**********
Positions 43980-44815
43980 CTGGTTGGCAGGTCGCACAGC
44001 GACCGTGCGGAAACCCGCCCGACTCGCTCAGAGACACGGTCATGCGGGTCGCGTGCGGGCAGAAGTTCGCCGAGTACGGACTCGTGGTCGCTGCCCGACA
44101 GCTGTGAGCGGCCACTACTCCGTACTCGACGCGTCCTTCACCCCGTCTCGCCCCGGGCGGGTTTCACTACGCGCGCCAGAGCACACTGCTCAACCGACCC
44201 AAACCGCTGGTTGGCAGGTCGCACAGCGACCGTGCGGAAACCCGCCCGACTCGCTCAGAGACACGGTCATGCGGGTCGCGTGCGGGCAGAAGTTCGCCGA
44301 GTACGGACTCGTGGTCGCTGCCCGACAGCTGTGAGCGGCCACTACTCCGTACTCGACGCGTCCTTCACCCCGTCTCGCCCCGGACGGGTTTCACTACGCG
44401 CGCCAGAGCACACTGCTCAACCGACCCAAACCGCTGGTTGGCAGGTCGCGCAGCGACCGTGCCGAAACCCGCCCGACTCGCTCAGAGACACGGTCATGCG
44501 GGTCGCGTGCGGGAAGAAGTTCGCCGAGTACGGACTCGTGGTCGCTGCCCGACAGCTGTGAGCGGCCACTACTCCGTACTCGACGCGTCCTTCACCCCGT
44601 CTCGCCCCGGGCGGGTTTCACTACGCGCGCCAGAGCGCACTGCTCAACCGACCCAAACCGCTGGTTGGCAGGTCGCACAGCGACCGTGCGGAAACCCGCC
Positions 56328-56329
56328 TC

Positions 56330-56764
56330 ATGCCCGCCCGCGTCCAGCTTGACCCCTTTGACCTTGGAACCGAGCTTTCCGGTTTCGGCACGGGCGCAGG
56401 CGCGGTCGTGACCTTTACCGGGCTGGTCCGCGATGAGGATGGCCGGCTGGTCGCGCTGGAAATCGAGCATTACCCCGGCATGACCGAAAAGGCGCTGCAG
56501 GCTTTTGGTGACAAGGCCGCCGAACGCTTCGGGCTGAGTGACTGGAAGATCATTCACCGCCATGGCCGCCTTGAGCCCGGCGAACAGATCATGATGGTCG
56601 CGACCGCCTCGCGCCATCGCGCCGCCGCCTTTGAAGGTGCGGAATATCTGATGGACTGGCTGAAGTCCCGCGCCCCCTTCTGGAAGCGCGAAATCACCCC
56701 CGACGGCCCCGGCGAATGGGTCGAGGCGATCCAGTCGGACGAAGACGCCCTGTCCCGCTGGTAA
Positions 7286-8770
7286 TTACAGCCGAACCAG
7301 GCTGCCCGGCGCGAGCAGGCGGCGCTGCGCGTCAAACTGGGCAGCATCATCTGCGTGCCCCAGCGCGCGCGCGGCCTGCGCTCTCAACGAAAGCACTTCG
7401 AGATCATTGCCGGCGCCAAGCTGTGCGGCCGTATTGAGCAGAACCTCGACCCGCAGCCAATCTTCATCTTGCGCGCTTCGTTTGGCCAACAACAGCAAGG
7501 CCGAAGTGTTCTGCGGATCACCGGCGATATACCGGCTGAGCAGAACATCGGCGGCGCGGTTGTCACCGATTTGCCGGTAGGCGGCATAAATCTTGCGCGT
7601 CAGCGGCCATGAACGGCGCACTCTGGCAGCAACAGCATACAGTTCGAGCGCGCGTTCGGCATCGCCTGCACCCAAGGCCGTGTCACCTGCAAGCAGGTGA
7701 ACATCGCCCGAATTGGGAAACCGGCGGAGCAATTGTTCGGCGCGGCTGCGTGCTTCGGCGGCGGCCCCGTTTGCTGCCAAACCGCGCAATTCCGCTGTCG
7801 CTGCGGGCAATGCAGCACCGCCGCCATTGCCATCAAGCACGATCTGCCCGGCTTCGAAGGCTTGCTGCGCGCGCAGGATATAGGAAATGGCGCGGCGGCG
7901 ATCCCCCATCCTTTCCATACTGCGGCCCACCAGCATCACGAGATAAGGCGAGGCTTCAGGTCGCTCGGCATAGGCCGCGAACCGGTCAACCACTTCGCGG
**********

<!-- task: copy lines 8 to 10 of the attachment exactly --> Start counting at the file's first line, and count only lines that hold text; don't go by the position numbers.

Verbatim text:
44501 GGTCGCGTGCGGGAAGAAGTTCGCCGAGTACGGACTCGTGGTCGCTGCCCGACAGCTGTGAGCGGCCACTACTCCGTACTCGACGCGTCCTTCACCCCGT
44601 CTCGCCCCGGGCGGGTTTCACTACGCGCGCCAGAGCGCACTGCTCAACCGACCCAAACCGCTGGTTGGCAGGTCGCACAGCGACCGTGCGGAAACCCGCC
Positions 56328-56329